By Chesney Hearst, Contributing Reporter
RIO DE JANEIRO, BRAZIL – The currently number one ranked samba school, G.R.E.S. Beija-Flor de Nilópolis, will enter the Sambódromo, Monday, February 11th as the third school of the night to parade for the Grupo Especial (Special Group). Known for their elaborate and artistic presentations, the twelve-time Carnival Champions, are among the favorites for this year’s competition.
Founded over half a century ago on Christmas day in 1948, the school, like many others began as a bloco. Their name Beija-Flor, which translates to humming bird, was chosen because of a ranch by the same name located near where the school orginated in Rio’s suburb of Nilópolis.
Officially first parading in 1954, Beija-Flor did not achevie major recognition until the mid 1970s, when Joãosinho Trinta took on the postion of Carnavalesco (Carnival designer).
Trinta, born in the northern Brazilian state of Maranhão, had moved to Rio de Janeiro as a teenager. There, he later joined the corps de ballet of the Theatro Municipal (Municipal Theatre) and learned about set and costume design.
With his artistic arrangements, he first served as Carnavalesco for G.R.E.S. Salgueiro, leading them to victory in both 1974 and 1975. In 1976 he joined Beija-Flor and there he began what many consider a new era for the school, helping them to win five championships in 1976, 1977, 1978, 1980 and 1983.
Trinta was often criticized for making the processions too elaborate and lavish. “If I made an enredo [theme] out of poverty, no one would march,“ Trinta once said during an 1987 interview. “The poor like wealth, poverty is revered by intellectuals alone.”
In 1989, hower, Trinta and Beija-Flor reinvented themselves when they presented the now iconic enredo entitled, “Ratos e Urubus, larguem a minha fantasia”. Translated it means, “Rats and Vultures, let go of my fantasy, with the word “fantasia” also translating to “costume.”
In that year’s procession the Comissão de Frente (Front Commission) paraded while dressed in rags. Other members dressed as sanitation workers and danced along beside them. There was also a controversial float depicting the famous Christo Redentor statue as a bum.
“It was a stunningly original tribute by the poor to the poor, the likes of which had never been seen on the streets of Rio,” Joseph A. Page said of the enredo in his book “The Brazilians”.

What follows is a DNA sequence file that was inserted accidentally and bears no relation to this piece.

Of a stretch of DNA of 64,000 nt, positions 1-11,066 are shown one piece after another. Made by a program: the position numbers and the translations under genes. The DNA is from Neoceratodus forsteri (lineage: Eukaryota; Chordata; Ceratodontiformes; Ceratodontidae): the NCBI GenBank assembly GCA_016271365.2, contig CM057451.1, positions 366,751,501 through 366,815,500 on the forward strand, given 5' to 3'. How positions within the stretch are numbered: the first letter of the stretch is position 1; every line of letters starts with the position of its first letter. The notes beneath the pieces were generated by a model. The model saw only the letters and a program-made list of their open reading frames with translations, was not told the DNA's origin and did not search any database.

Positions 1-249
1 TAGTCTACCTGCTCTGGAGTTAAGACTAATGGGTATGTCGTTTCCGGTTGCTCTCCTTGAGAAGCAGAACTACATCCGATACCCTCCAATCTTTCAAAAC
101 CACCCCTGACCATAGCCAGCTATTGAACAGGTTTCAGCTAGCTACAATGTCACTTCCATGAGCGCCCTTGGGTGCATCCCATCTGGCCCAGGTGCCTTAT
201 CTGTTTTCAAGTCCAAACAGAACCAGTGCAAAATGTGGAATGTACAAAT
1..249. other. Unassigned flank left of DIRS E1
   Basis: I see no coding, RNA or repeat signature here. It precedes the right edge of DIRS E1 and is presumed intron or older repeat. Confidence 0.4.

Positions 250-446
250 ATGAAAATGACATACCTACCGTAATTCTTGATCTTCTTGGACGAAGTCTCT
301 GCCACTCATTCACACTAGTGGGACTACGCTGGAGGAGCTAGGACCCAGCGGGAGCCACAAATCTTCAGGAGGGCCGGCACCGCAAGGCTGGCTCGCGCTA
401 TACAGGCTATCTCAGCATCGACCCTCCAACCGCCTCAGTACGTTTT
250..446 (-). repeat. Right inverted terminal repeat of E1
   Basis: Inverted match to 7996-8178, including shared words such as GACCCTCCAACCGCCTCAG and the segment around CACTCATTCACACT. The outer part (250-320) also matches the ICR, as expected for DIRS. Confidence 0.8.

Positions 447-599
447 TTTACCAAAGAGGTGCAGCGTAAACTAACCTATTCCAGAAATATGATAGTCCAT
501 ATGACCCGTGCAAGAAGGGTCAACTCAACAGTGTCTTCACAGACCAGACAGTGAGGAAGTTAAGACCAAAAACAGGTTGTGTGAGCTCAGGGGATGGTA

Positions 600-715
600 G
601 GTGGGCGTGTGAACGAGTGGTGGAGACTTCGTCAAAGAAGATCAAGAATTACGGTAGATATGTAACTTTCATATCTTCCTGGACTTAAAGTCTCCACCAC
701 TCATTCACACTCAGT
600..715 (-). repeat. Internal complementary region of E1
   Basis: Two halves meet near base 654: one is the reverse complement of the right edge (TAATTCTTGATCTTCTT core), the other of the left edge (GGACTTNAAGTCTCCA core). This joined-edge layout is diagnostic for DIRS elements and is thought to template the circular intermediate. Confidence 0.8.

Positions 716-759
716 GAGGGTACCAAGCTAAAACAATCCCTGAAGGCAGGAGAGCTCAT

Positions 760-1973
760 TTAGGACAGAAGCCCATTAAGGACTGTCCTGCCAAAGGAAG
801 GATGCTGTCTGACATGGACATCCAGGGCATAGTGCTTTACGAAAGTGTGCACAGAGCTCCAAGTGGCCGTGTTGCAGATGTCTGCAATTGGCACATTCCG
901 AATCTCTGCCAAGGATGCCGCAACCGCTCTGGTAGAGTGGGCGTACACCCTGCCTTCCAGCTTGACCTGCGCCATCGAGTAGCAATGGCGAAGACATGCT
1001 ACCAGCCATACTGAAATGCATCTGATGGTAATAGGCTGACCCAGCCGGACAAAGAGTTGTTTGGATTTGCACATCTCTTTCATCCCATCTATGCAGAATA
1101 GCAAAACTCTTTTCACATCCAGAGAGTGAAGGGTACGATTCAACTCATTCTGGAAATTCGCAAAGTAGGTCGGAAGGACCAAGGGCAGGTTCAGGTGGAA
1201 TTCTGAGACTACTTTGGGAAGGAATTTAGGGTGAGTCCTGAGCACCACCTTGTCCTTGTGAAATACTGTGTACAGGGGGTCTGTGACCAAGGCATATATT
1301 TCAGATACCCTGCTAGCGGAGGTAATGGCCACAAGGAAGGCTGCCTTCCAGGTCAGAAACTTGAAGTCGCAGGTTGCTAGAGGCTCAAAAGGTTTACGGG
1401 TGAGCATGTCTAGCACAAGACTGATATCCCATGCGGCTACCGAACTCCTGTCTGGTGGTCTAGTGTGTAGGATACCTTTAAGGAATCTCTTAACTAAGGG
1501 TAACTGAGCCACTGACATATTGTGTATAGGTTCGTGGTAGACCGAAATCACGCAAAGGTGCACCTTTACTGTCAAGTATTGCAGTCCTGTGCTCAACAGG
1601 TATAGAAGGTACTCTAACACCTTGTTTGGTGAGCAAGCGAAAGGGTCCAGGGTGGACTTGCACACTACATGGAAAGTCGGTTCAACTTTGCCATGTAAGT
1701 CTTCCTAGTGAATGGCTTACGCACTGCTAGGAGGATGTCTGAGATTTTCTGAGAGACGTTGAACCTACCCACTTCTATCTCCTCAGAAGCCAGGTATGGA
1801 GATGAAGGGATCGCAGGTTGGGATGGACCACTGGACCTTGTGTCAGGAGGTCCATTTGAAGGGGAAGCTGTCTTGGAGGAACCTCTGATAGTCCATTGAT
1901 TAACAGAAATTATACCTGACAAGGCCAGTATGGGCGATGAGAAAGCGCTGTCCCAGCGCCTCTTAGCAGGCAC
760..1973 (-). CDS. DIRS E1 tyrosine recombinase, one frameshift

In 1993, Trinta and Beija-Flor parted ways and for the rest of the decade, the school failed to see another victory. The school’s artistic drive and determination remained though.
After an adjustment period and changes to the school which included using five designers as a carnival committee instead of one Carnavalesco, Beija-Flor has returned to their former glory, winning six out of the last thirteen Carnival competitions.
Last year they they placed 4th in competition with a theme, honoring São Luis, the Capital of the state of Maranhão and birthplace of Joãosinho Trinta. This year Beija-Flor is hoping to regain the Championship with the enredo, “Faithful Friend, the horse from the beginnig to Mangalarga Marchador”.
A tribute to the Magalarga Marchador, a breed of horse native to Brazil that is known for its good disposition, the theme tells the story of horses, beginning with the roles they have played throughout history and ending with the Mangalarga Marchador’s story in the New World.
“I am Mangalarga Marchador! A winner, my limit is the sky! I came to shine with the Beija-Flor,” proclaims the chorus of this year’s Samba Enredo (Theme Song).
With only weeks remaining until the Sambódromo competition, Beija-Flor is hard at work putting the finishing touches on this year’s parade. They will practice every Thursday night until Carnival at their quadra in Nilópolis. Rehearsals begin around 10PM and entrance is R$5.
G.R.E.S. Beija-Flor de Nilópolis
10225 Rua Pracinha Wallace Paes Leme – Nilópolis
Phone: (21) 2791-2866